In a globalized world, those who can communicate effectively in more than one language and across cultures, have a great advantage.
Such language proficiency is critical for business, trade, diplomacy, and can help to promote mutual understanding and respect.
For students, learning more than one language can enrich their academic and life experiences and open doors to opportunities.
Since 1959, CAL has actively worked with partners around the world to promote literacy in world languages and improve the learning of English as international language. Currently, CAL staff conduct research and develop practical solutions to support successful language programs for learners at all levels of instruction (early childhood, elementary, secondary, higher education, and adult education).
We are committed to supporting language learning and cultural understanding within the United States and around the world.
To learn more about CAL's work and resources about this topic, browse the subtopics within this section.
The Center for Applied Linguistics is working in collaboration with Georgetown University to establish the Assessment and Evaluation Language Resource Center (AELRC) funded by the U.S. Department of Education.
STARTALK was created in 2006 to provide learning opportunities in the critical languages for students (K-16) and professional development for teachers of the critical languages, mainly through programs offered during the summer.
The COPI provides language educators with a computerized, time-efficient assessment of their native-English-speaking students' oral language proficiency in Arabic or Spanish.
CAL is serving as an external consultant to the Peace Corps to review and validate the Peace Corps standards for a Peace Corps Teaching English as a Foreign Language (TEFL) Certificate.
CAL conducted a national survey of foreign language instruction in public and private elementary and secondary schools to provide an updated national and regional portrait of foreign language instruction in the United States.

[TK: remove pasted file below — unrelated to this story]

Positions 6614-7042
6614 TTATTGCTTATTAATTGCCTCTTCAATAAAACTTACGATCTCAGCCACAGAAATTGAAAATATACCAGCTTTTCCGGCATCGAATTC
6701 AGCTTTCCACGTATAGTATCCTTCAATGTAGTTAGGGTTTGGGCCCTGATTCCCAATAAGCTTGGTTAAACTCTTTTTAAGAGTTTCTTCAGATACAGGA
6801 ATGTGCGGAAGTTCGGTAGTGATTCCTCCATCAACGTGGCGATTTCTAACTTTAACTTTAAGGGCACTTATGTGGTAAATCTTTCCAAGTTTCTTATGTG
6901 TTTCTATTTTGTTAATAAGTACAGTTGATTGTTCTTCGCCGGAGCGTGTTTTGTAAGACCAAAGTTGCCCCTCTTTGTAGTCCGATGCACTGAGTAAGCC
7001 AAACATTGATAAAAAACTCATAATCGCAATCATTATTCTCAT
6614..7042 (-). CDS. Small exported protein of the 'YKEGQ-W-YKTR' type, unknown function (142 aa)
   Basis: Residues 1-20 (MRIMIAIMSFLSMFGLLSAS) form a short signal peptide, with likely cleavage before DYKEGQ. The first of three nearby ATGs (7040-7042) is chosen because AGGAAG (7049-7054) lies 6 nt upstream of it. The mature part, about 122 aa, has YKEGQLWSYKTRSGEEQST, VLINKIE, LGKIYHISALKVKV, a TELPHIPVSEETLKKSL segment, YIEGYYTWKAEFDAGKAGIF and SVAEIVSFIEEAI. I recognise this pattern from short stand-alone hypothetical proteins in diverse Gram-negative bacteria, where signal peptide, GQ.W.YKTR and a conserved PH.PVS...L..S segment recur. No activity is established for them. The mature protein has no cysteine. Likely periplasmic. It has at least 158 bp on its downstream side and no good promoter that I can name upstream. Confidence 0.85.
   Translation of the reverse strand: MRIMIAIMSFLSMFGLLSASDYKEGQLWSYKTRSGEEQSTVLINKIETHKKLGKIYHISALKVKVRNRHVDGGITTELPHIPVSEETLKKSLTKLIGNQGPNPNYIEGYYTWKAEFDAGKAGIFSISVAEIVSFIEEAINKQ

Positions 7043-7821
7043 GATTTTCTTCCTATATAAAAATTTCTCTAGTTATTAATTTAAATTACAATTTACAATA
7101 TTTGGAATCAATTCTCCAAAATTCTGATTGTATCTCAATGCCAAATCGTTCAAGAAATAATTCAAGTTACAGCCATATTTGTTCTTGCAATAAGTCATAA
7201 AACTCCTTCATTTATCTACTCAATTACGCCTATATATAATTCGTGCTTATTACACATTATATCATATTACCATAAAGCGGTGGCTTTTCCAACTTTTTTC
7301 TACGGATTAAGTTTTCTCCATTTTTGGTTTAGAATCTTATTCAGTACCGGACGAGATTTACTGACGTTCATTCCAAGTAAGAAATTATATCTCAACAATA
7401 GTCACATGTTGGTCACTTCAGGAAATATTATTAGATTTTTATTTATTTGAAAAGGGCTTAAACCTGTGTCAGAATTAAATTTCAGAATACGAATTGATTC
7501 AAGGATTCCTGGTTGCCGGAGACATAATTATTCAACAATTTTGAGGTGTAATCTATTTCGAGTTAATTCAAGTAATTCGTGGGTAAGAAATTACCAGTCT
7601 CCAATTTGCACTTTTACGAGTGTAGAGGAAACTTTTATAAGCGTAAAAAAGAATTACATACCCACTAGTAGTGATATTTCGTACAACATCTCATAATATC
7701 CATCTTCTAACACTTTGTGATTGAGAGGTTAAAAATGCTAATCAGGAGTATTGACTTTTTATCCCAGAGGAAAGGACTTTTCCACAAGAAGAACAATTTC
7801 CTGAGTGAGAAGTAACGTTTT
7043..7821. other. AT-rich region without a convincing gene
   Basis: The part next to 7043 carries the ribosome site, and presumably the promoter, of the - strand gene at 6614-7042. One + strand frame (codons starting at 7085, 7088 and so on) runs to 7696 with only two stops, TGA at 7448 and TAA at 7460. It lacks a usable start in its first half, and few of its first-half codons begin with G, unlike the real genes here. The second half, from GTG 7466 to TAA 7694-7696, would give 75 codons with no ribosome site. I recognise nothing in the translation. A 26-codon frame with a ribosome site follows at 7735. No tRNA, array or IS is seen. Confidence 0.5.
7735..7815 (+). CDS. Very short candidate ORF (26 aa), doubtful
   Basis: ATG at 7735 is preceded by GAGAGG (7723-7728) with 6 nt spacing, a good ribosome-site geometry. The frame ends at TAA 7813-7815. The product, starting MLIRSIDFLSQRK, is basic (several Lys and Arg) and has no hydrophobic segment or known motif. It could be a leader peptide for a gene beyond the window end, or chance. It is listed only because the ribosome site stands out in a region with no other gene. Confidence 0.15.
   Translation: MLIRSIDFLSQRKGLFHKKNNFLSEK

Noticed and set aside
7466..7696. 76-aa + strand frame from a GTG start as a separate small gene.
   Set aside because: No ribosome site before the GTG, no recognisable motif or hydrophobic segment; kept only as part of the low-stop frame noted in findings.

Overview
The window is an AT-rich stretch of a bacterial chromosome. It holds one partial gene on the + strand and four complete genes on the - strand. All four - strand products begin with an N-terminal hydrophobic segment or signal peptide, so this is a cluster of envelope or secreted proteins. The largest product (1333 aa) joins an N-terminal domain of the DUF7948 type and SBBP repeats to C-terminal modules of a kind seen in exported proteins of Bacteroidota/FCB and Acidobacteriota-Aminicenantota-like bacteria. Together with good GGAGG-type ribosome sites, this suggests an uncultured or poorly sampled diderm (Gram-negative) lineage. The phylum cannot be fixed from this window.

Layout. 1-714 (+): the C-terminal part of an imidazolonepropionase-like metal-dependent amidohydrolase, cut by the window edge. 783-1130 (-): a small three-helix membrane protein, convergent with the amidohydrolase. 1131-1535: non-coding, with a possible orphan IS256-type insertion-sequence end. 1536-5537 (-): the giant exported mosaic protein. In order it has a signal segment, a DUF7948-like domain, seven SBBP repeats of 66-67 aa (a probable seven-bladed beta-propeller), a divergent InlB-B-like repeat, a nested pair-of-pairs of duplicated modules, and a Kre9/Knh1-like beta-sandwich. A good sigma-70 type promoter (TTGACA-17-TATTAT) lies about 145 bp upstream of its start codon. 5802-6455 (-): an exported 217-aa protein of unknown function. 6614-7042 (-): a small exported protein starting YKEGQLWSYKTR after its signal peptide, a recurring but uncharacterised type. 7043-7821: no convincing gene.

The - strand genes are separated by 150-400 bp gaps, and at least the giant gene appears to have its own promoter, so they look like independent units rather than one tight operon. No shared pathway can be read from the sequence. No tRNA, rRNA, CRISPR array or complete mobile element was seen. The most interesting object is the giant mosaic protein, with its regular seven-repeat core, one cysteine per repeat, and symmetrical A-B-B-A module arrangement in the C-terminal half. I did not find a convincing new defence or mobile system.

CAL was awarded a grant to fund a study designed to provide study abroad programs, students, host families, and institutions of higher education with information on how to optimize the language learning benefits of the homestay setting.
The COPI is a comprehensive oral proficiency assessment that provides reliable, valid results to help inform instruction and gauge student progress. The COPI is available in Mandarin Chinese, Modern Standard Arabic, and Spanish.
The Multimedia Rater Training Program (MRTP) is a hands-on introduction to oral proficiency assessment that teaches rating skills via CD-ROM. This computer assisted professional development program was modeled after live rater training workshops and CAL's self-instructional Rater Training Kits.
CAL surveyed public and private elementary and secondary schools across the country to identify current patterns and shifts over time in foreign language education. This report provides detailed information about the survey results and includes recommendations for increasing language capacity in the United States.
This book explores bilingual community education, specifically the educational spaces shaped and organized by American ethnolinguistic communities for their children in the multilingual city of New York.
Handbook of Heritage, Community, and Native American Languages in the United States: Research, Policy, and Educational Practice
This timely and comprehensive publication provides a state-of-the-art overview of major issues related to heritage, community, and Native American languages in the United States, providing a foundational perspective on how these languages are learned and used in a variety of contexts and outlining the importance of drawing on these languages as valuable national resources.
Evaluation and Program Design Services
CAL offers evaluation and program design services to schools, districts, and other institutions that are planning or implementing programs for language learners.
News & Events
Rising fifth- and sixth-graders in a Virginia school district are learning Chinese and Russian during a free four-week program funded by a grant from the federal government.
The U.S. is facing a foreign-language gap, and it is growing, says Marty Abbott, executive director of the American Council on the Teaching of Foreign Languages.
Some members of the Maya community in Oakland, California, are serving as interpreters for residents who speak Mam, a Mayan language indigenous to Guatemala.